Asian Pacific American Heritage Month yields opportunity to highlight perspectives, contributions of API community

May is Asian Pacific American Heritage Month, and faculty activists are engaging in events, honoring the achievements and contributions of their colleagues, and highlighting issues that continue to impact the API community.

Asian Pacific American Heritage Month, which celebrates the history, culture, and traditions of Asian Americans and Pacific Islanders in the U.S., commemorates the immigration of the first Japanese to the United States on May 7,1843, and marks the anniversary (May 10, 1869) of the completion of the transcontinental railroad, which was primarily built by Chinese immigrants.

Honoring Asian heritage also affords an opportunity to tell an often-neglected story in labor history—that of Asian involvement in the labor movement, said Dr. Russell Jeung, chair of the Asian American Studies Department at San Francisco State University, which is celebrating its 50th anniversary, and is the first and largest department of its kind in the U.S.

Though they made up the majority of those building the railroad, the estimated 20,000 Chinese workers were paid a third less than Irish workers. It is noteworthy that in 1867, they held the largest strike in that era’s history. There can be no doubt that Asian Americans have made vital contributions to our nation’s labor traditions, Jeung said.

“If you don’t celebrate Asian Heritage Month, you miss out on the gifts and skills and voices that add to the fabric of California and this country,” Jeung said. “We can use this opportunity to improve our organizational history and literacy, and honor the Asian traditions that benefit us all.”

Jeung and members of CFA’s Asian Pacific Islander Caucus were among those who attended an event on May 13 honoring trailblazers who have enriched California’s cultural heritage and history.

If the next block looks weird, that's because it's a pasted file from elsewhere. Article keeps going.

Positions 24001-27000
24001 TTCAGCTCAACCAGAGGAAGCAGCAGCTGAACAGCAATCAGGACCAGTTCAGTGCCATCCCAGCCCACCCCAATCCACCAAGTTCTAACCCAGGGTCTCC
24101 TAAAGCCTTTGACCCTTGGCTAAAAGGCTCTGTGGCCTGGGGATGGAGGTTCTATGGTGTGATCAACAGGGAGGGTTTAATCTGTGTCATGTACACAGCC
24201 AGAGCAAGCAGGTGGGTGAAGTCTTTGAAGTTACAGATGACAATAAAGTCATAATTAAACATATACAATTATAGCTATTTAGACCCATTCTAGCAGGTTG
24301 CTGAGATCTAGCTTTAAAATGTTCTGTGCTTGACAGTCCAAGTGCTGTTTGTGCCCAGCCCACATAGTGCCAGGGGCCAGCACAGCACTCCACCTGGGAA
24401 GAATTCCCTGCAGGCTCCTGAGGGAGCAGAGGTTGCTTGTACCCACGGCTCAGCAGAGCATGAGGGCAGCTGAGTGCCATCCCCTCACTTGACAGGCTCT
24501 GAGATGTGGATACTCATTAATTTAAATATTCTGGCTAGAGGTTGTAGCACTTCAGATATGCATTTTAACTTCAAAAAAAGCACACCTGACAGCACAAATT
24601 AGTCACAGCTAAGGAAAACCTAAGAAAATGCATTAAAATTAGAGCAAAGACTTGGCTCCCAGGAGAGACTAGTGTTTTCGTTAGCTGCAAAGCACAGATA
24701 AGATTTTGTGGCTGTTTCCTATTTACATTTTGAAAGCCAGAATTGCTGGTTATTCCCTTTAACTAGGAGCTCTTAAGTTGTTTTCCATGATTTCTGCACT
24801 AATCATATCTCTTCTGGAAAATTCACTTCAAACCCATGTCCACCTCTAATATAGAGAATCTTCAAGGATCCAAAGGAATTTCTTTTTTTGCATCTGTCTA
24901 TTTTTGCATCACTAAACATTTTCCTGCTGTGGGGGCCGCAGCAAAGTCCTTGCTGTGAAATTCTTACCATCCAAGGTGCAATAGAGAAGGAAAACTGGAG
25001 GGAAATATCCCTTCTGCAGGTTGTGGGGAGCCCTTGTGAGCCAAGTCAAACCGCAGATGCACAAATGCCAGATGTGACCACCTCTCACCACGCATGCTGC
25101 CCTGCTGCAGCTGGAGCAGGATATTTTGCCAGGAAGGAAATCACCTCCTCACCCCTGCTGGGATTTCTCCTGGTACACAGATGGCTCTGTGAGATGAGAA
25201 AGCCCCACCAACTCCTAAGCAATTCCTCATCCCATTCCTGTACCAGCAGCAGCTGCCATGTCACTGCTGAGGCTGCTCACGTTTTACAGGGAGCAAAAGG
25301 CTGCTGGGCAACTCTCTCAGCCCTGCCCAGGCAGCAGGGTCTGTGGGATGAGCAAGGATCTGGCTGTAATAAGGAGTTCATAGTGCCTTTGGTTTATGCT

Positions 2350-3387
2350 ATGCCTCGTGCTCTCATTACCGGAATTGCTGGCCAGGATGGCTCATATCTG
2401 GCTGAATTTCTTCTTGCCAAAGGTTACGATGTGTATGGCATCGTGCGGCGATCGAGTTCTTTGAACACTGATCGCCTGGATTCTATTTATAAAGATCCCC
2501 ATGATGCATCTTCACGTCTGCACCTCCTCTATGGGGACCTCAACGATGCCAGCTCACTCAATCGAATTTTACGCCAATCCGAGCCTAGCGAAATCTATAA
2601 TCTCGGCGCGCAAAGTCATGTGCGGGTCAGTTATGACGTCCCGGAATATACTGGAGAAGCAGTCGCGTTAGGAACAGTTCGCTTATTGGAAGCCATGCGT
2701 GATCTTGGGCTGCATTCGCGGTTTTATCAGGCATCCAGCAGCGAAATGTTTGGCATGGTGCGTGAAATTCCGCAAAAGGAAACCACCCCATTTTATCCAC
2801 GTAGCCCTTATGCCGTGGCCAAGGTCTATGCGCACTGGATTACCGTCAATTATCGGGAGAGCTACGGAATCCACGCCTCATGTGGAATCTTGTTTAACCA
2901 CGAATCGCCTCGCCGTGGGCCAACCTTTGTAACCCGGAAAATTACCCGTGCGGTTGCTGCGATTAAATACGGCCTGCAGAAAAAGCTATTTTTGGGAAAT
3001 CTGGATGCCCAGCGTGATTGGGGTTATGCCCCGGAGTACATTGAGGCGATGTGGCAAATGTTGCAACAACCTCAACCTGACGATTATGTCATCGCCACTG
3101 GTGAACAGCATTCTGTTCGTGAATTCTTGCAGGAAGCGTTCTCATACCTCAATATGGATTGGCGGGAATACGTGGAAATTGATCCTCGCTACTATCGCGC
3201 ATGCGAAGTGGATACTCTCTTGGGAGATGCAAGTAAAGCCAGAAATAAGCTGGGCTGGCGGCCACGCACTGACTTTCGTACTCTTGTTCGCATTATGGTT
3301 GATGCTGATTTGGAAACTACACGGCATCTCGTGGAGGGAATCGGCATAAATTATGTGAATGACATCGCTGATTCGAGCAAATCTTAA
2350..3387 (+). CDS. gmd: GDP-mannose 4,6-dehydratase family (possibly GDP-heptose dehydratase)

The awards gala, for which CFA was a sponsor, was hosted by the Joint Asian & Pacific Islander Legislative Caucus. Three members of that caucus authored CFA bills this year—Senator Dr. Richard Pan (SB 660), Assemblymember Todd Gloria (AB 930), and Assemblymember Ash Kalra (AB 418). Caucus Assemblymembers Evan Low (AB 716) and Rob Bonta (AB 1038) also have authored CFA-sponsored legislation in recent years.

The number of Asian Pacific Islander students and faculty in the CSU has been steadily increasing in recent years. Since 1985, the number of API faculty by headcount has tripled (330%), and the number of API students has increased by 102%, according to research included in CFA’s 2018 Equity Report. Additionally, 14 of 23 CSU campuses meet the criteria to be Asian American and Native American Pacific Islander-Serving Institutions.

As the CSU includes more API students and faculty, our union also benefits from their perspectives and contributions, and is able to better address issues facing API faculty colleagues. As incoming CFA Associate Vice President South Darel Engen noted in a reflection to a Radio Free CSU podcast, our union encourages conversations about race, and is actively addressing API concerns within those conversations.

“Dialogue is a key step toward collective action, and it is collective action that will create the better world we all desire and deserve,” Dr. Engen, Professor of History at CSU San Marcos said.